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I'm programming in C++, but I'm only using pthread.h, no boost or C++11 threads.

So I'm trying to use threads but based on one of my previous questions (link), this doesn't seem feasible since threads terminate right after completion of its task, and one of the more prevalent reasons to use a thread-pool implementation is to reduce thread-creation overhead by reusing these threads for multiple tasks.

So is the only other way to implement this in C to use fork(), and create a pipe from the main to child processes? Or is there a way to set up a pipe between threads and their parent that I don't know about?

Many thanks in advance!

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Hiding thread creation and having a queue of jobs (function + object) with some wake-up event should do it. Are you looking for some specific behavior? –  Dmitry Shkuropatsky May 4 '12 at 15:47
2  
Decide whether you want a C or C++ solutions. Whether the underlying library is pthreads (i.e. C only) is much less important than the language for which you want to provide the thread pool. –  David Rodríguez - dribeas May 4 '12 at 15:51
    
.. and then choose C++ –  Martin James May 4 '12 at 15:53
    
If you want C++ then TBB is a great choice. –  user7116 May 4 '12 at 15:54
    

6 Answers 6

up vote 5 down vote accepted

Yes, you can create a thread-safe queue between the threads. Then the threads in the pool will sit in a loop retrieving an item from the queue, executing whatever it needs, then going back and getting another.

That's generally a bit easier/simpler in C++ because it's a little easier to agree on some of the interface (e.g., overload operator() to execute the code for a task), but at a fundamental level you can do all the same things in C (e.g., each task struct you put in the queue will contain a pointer to a function to carry out the work for that task).

In your case, since you are using C++, it's probably easier to use an overload of operator() to do the work though. The rest of the task struct (or whatever you choose to call it) will contain any data needed, etc.

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So ideally, the queue would need to be thread safe and use a semaphore with a max val of the max number of threads that I'm going to spawn, right? This implementation seems a bit dirty...I never feel right setting data/containers "out in plain sight", not encapsulated by a class. That's why I asked about a master-child_thread pipe implementation –  K-RAN May 4 '12 at 20:50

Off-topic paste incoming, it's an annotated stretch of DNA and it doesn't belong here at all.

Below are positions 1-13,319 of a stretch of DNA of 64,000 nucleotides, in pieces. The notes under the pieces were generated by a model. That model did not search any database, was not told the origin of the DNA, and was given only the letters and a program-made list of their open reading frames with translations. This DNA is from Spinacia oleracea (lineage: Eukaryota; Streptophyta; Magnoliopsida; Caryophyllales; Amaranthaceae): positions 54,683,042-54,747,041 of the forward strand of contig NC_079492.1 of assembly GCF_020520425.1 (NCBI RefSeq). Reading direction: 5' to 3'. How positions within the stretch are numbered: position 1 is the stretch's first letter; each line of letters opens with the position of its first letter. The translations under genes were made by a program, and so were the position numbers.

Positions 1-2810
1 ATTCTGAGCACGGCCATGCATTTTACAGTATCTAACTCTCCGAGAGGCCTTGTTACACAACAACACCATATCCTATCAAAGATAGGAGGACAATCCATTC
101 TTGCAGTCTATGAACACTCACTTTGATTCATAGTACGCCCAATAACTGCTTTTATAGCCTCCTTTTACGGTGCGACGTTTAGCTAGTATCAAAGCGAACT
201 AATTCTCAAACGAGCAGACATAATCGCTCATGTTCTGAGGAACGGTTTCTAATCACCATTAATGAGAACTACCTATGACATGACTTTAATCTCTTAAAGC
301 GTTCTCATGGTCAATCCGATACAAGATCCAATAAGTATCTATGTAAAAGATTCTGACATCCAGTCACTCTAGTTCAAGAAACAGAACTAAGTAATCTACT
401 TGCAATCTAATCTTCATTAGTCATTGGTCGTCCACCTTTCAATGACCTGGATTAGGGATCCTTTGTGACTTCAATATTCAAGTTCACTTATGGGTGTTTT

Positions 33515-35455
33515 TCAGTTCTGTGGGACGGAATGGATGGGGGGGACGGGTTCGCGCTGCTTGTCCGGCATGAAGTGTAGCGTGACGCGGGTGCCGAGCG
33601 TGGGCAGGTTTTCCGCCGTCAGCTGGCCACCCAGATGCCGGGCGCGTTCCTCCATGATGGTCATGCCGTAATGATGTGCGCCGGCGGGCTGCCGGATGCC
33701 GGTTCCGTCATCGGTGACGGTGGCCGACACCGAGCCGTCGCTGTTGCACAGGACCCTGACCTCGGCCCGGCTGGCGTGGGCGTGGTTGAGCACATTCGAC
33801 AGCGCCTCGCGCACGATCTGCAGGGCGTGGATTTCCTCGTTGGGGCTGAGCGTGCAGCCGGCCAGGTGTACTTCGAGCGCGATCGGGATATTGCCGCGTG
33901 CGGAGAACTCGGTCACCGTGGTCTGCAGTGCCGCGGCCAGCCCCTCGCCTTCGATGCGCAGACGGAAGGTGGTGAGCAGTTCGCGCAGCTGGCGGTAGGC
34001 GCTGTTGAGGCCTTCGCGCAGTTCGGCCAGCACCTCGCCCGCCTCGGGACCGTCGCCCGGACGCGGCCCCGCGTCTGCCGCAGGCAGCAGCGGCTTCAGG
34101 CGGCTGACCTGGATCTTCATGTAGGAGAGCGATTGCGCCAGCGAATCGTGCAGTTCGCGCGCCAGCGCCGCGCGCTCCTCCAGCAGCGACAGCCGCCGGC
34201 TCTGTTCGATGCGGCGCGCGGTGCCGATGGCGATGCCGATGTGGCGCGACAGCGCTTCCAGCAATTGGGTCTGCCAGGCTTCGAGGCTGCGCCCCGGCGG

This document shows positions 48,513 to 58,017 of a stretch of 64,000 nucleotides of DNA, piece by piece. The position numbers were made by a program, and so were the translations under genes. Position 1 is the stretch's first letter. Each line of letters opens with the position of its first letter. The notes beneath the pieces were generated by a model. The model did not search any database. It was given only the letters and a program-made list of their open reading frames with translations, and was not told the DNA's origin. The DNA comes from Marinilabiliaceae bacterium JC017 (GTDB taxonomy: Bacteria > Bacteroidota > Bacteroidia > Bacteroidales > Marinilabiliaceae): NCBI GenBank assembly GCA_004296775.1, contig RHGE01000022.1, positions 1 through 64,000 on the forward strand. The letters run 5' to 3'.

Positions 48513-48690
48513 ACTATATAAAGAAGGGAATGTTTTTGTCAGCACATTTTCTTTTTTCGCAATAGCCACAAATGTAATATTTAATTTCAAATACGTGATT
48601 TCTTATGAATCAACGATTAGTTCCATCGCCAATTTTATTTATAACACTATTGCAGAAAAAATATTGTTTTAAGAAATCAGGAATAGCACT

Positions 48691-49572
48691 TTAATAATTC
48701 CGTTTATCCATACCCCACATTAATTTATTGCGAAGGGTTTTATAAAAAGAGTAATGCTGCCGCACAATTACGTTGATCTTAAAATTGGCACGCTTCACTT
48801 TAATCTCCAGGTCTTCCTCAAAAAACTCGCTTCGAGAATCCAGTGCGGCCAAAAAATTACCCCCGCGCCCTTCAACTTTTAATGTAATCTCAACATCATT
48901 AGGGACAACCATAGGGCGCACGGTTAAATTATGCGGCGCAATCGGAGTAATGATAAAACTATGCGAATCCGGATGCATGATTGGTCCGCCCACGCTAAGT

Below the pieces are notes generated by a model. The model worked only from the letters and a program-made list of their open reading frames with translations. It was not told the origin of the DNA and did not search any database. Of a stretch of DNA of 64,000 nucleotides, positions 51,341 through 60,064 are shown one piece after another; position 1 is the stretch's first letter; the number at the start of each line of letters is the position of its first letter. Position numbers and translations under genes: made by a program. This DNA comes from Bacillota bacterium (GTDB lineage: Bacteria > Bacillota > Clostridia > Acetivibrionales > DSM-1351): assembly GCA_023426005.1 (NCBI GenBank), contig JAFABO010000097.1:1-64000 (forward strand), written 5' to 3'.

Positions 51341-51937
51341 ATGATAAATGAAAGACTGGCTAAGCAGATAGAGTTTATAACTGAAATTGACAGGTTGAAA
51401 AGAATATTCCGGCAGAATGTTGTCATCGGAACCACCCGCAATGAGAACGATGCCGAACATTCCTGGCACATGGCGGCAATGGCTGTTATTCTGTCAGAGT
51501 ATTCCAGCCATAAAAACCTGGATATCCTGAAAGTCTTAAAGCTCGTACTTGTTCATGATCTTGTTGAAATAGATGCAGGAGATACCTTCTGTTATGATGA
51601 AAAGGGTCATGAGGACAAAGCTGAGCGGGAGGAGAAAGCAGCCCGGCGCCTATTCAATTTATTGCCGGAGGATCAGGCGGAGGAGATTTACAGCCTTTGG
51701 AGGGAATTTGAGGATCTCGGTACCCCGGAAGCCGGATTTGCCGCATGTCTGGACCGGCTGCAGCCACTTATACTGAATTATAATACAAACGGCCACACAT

Is the overhead of having a parent-child_PROCESS pipe worth data encapsulation? –  K-RAN May 4 '12 at 20:53
    
@K-RAN: The one I linked (scroll down to the "final code") is encapsulated in a class. –  Jerry Coffin May 4 '12 at 21:15
    
oh dur. Thank you! –  K-RAN May 5 '12 at 5:11

'doesn't seem feasible since threads terminate right after completion of its task' what??

for(;;){
  Task *myTask=theCommonProducerConsumerQueue->pop();
  myTask->run();
}

.. never return anything, in fact, never return.

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I never thought about that prior to this post, nor did I know about pthread sleep methods; my understanding of threads before this was that they're one-shot things. –  K-RAN May 4 '12 at 21:03

From the POSIX standard:

int pthread_create(pthread_t *restrict thread,
   const pthread_attr_t *restrict attr,
   void *(*start_routine)(void*), void *restrict arg);

(...) The thread is created executing start_routine with arg as its sole argument.

So, you should create a bunch of threads with this function, and have them all execute a function that goes something like

void *consumer(void *arg)
{
    WorkQueue *queue = static_cast<WorkQueue *>(arg);

    for (task in queue) {
        if (task == STOP_WORKING)
            break;
        do work;
    }
    return WHATEVER;
}

(At the end of input, push n STOP_WORKING items to the queue where n is the number of threads.)

Mind you, pthreads is a very low-level API that offers very little type-safety (all data is passed as void pointers). If you're trying to parallelize CPU-intensive tasks, you might want to look at OpenMP instead.

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You may find it helpful to look at the source code for libdispatch, which is the basis for Apple's Grand Central Dispatch and uses thread pools.

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1  
Whoa, interesting. Thanks! –  K-RAN May 4 '12 at 20:54

I would suggest using Threaded Building Blocks from Intel to accomplish work-queue/threadpool like tasks. A fairly contrived example using TBB 3.0:

class PoorExampleTask : public tbb::task {
    PoorExampleTask(int foo, tbb::concurrent_queue<float>& results)
    : _bar(foo), _results(results)
    { }

    tbb::task* execute() {
        _results.push(pow(2.0, foo));
        return NULL;
    }

private:
    int _bar;
    tbb::concurrent_queue<float>& _results;
}

Used later on like so:

tbb::concurrent_queue<float> powers;
for (int ww = 0; ww < LotsOfWork; ++ww) {
    PoorExampleTask* tt
        = new (tbb::task::allocate_root()) PoorExampleTask(ww, powers);
    tbb::task::enqueue(*tt);
}
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http://people.clarkson.edu/~jmatthew/cs644.archive/cs644.fa2001/proj/locksmith/code/ExampleTest/threadpool.c

I used google a couple months ago, you should try it.

Edit: it seems maybe you want a group instead. I was able to create one with some minor alteration of the above so that the worker didn't perform work, but just joined threads.

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Do you have any idea how to integrate this threadpool to event library like libevent. It seems to have own infinite loop that waits for task for thread. –  Pritesh Acharya May 13 '13 at 5:58

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